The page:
It is well recognized that medication adherence of rheumatoid arthritis (RA) patients is often poor. As less attention has been paid to physicians' adherence to targeted treatment, we aimed to investigate how it affects outcomes in aggressively treated early RA patients.
In the new Finnish RA Combination Therapy (NEO-RACo) trial, 99 patients with early active RA were treated, targeting remission, with a combination of methotrexate, sulfasalazine, hydroxychloroquine, and low-dose prednisolone for 2 years, and randomized to receive infliximab or placebo for the initial 6 months. After 2 years, therapy was unrestricted while remission was still targeted. Patients were divided into tertiles by physicians' adherence to treat-to-target, which was evaluated with a scoring system during the initial 2 years. After 5 years of follow-up, the between-tertile differences in remission rates, 28-joint Disease Activity Score (DAS28) levels, radiological changes, cumulative days off work, and the use of anti-rheumatic medication were assessed.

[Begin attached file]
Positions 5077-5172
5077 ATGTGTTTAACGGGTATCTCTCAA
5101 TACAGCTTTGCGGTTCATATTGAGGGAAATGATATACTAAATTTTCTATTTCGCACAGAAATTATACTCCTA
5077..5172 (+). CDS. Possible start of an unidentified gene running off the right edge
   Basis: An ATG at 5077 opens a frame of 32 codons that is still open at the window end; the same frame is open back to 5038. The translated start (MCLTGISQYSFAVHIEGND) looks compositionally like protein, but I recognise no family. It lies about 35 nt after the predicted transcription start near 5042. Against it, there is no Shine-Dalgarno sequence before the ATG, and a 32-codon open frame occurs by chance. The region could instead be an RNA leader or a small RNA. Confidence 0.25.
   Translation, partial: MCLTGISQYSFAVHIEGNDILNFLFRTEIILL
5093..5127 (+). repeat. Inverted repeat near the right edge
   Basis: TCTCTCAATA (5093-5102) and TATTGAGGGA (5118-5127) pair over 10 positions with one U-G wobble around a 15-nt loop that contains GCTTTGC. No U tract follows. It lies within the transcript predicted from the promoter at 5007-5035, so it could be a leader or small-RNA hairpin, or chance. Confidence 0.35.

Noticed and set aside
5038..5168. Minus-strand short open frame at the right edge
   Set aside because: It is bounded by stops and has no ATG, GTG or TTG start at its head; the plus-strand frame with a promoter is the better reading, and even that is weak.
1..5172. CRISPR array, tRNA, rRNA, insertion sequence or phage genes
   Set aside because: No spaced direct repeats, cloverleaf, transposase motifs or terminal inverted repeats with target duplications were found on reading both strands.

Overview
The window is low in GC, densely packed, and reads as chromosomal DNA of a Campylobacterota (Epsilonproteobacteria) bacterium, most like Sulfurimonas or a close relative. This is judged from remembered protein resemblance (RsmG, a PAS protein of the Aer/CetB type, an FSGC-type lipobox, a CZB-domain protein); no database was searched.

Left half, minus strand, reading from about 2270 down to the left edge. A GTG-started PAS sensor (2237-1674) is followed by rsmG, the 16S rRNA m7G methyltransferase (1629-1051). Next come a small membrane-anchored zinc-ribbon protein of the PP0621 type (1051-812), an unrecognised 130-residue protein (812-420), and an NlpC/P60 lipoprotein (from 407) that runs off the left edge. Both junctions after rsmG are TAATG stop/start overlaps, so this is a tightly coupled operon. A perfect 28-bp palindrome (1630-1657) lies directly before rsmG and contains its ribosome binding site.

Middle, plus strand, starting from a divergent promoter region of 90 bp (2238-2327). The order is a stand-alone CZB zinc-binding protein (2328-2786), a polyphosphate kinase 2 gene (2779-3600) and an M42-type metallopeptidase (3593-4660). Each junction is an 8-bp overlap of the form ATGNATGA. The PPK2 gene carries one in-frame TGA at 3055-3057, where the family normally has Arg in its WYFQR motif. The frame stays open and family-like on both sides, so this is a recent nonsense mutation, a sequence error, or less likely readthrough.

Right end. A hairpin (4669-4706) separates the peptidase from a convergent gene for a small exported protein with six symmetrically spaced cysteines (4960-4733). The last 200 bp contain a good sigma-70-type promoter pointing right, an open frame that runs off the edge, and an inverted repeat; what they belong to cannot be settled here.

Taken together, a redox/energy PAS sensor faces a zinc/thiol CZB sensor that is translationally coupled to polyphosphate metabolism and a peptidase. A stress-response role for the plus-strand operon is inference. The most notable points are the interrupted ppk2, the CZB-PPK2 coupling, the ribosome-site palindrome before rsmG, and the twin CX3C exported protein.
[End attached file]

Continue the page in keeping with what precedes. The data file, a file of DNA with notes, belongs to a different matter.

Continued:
Follow-up data were available for 93 patients. Physicians' good adherence was associated with improved remission rates at 2-4 years and lower DAS28 levels throughout the follow-up. In a multivariable model, physicians' adherence was the most important predictor of remission at 3 months and 2 years (p